After a bout of reading good but rather heavy book club books, I felt like some mental time out.
But, for no particular reason, I wanted Indian mental time out, and so it was with a feeling of great relaxation that I re-read H.R.F Keating’s “The Sheriff of Bombay.”
I have long been a fan of the delightful Inspector Ghote novels, and this book does not disappoint.
Can there be a more likeable detective than the slightly put upon, scrupulously honest, solidly middle-class Ganesh Ghote? Inspector Ghote strides his way through the crowded noisy streets of Bombay, circa early-1980s, solving crimes in his own low-key intuitive way.
This is Bombay before it became Mumbai. Before mobile technology. When victorias could still be seen on the streets.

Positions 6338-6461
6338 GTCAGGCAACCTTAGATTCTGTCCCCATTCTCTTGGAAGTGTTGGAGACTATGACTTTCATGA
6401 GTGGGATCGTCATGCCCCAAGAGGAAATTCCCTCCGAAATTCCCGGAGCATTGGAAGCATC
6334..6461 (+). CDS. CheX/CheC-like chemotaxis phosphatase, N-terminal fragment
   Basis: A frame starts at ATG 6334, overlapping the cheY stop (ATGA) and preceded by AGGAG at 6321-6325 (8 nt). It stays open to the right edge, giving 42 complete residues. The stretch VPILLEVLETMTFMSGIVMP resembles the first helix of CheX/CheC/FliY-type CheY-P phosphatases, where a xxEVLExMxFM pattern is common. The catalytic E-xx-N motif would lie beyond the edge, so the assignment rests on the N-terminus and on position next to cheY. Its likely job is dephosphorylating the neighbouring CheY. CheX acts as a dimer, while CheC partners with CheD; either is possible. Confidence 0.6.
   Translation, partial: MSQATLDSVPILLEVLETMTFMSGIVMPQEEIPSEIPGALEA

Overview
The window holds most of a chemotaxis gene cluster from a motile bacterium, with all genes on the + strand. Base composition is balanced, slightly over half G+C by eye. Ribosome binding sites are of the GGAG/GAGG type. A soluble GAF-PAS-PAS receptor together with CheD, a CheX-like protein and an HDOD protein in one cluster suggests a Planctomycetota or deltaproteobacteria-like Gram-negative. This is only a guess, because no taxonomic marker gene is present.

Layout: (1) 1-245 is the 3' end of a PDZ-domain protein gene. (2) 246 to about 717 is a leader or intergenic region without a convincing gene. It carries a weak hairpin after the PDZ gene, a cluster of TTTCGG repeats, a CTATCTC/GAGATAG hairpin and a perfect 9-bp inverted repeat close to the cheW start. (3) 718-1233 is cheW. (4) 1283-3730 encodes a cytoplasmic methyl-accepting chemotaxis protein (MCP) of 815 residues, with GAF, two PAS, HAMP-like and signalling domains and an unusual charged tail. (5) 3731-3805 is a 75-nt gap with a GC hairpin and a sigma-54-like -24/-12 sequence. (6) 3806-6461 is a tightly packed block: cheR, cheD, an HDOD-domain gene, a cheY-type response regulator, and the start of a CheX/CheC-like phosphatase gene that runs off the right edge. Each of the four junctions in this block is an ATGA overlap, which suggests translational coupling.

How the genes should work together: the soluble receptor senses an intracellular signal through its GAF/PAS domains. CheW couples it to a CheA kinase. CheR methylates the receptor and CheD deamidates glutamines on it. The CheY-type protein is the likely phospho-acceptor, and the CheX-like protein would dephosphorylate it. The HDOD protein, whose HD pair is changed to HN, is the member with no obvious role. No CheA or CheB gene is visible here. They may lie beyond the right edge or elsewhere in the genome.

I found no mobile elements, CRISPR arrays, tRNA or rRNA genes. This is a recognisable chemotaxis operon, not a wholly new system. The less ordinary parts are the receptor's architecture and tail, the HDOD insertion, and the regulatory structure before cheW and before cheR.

This is exactly the same time when I got to know and love the city, incidentally, which is why (I suspect) I have always had a weakness for these books.
In “The Sheriff of Bombay”, Inspector Ghote must solve a series of murders. A prostitute from the notorious Falkland Road “cages” has been murdered, and Inspector Ghote suspects the murderer to be none other than the high-profile, popular, likeable Sheriff of Bombay.
As we follow the twists and turns in the plot, and meet an aging film star, the Svashbuckler (sic), we plunge with Inspector Ghote into the sordid underbelly of Bombay in pursuit of a serial killer.
Lovely writing, bringing to life one of the world’s most fabulous cities, before it became 21st-century-fied.
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